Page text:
• Законодательная Дума Хабаровского края. Закон №264 от 14 марта 2005 г «Об административных центрах сельских поселений и муниципальных районов Хабаровского края», в ред. Закона №239 от 28 ноября 2012 г. «О преобразовании городского населённого пункта рабочий посёлок Тырма, находящегося на территории Верхнебуреинского района Хабаровского края, путём изменения его статуса в сельский населённый пункт — посёлок Тырма и о внесении изменений в отдельные Законы Хабаровского края». Вступил в силу со дня официального опубликования. Опубликован: "Приамурские ведомости", №57, 1 апреля 2005 г. (Legislative Duma of Khabarovsk Krai. Law #264 of March 14, 2005 On the Administrative Centers of the Rural Settlements and the Municipal Districts of Khabarovsk Krai, as amended by the Law #239 of November 28, 2012 On the Transformation of the Urban Locality the Work Settlement of Tyrma, Located on the Territory of Verkhnebureinsky District of Khabarovsk Krai, by Changing Its Status to That of a Rural Locality—the Settlement of Tyrma, and on Amending Various Laws of Khabarovsk Krai. Effective as of the day of the official publication.).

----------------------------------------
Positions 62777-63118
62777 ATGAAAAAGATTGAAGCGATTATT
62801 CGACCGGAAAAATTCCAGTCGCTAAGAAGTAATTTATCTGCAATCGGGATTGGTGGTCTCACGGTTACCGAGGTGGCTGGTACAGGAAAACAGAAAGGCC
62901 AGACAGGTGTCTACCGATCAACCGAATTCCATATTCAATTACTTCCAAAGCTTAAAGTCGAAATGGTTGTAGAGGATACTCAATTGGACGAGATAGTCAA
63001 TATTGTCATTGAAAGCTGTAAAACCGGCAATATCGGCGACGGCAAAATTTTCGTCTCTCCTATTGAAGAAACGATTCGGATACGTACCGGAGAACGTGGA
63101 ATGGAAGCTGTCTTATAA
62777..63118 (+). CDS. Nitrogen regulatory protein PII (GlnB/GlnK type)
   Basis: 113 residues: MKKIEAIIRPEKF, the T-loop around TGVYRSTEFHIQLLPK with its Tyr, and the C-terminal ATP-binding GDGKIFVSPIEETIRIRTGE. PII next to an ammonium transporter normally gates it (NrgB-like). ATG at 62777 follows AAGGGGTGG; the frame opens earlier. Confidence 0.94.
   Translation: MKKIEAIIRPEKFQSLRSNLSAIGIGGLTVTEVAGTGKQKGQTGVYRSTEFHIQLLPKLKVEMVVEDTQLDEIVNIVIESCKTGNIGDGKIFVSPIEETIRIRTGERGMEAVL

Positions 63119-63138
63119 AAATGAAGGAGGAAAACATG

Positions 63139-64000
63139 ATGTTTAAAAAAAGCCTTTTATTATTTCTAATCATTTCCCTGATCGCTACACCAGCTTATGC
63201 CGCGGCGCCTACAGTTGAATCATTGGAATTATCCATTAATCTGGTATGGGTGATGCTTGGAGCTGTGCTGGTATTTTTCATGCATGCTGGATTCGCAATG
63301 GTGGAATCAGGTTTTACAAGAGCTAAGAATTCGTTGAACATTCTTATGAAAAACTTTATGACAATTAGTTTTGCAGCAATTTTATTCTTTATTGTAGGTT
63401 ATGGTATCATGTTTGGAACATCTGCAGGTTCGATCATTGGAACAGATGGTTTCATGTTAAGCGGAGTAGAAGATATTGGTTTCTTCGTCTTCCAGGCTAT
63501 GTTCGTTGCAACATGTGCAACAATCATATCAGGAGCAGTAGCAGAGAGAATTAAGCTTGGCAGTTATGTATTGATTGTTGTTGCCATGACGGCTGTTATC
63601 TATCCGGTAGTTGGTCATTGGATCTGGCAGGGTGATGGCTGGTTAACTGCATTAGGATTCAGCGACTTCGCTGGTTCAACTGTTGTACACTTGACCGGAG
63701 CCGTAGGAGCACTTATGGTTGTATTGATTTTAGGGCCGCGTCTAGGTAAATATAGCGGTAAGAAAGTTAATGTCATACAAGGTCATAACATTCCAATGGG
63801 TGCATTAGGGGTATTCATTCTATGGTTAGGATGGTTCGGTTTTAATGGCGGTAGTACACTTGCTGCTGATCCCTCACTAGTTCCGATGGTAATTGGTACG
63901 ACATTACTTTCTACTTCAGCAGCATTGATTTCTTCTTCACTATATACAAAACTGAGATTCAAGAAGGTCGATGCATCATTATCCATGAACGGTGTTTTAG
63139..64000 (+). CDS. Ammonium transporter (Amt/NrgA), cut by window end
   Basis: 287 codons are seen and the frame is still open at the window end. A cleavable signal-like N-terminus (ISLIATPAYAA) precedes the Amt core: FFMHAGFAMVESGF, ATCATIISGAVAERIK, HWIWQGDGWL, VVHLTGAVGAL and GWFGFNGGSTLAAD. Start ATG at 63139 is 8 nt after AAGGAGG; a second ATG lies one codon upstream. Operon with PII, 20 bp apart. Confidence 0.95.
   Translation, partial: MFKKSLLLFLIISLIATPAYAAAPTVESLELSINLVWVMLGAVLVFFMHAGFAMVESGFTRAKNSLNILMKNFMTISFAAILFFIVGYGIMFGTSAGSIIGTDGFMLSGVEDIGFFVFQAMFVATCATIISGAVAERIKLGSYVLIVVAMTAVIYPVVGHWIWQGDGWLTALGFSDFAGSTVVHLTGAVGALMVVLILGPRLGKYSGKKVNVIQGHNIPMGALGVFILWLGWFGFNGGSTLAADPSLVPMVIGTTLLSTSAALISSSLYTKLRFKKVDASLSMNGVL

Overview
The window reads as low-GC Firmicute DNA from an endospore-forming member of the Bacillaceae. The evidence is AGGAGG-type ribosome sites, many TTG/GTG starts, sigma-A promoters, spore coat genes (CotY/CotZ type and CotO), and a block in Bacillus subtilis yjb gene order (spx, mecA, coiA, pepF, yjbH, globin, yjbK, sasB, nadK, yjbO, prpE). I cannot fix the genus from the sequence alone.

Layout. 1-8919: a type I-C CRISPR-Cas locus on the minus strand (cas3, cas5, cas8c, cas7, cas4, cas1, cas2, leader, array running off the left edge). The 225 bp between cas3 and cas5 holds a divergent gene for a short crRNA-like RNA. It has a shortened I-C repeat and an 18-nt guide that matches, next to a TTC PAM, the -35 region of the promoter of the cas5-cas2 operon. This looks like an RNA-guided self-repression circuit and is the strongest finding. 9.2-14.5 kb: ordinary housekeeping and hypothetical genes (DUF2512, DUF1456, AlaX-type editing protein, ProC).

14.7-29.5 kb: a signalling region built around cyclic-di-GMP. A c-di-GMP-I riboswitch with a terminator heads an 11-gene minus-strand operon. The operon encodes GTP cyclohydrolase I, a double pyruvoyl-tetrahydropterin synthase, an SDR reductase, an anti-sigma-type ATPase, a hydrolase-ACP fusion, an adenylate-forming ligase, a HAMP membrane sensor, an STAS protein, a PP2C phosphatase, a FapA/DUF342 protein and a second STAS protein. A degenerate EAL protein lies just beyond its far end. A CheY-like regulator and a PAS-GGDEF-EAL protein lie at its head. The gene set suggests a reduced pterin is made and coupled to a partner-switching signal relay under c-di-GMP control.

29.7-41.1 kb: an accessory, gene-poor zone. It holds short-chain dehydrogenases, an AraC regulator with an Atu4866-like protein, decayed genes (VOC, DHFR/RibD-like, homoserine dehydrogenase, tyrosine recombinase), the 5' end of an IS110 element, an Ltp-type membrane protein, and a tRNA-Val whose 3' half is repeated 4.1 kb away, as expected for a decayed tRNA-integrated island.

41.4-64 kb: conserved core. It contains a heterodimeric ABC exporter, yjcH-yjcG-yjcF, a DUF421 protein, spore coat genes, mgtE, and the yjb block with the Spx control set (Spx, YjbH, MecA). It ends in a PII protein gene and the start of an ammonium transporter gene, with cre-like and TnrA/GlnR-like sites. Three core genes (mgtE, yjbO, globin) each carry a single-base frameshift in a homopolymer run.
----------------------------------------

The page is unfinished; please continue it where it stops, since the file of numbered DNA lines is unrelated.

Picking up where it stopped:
• Nikolay P. Kradin. It Is Protected by the State: the Monuments of Architecture in Khabarovsk. Khabarovsk: Chastnaya kollektsiya, 1999. 192 p. ISBN 5-7875-0011-3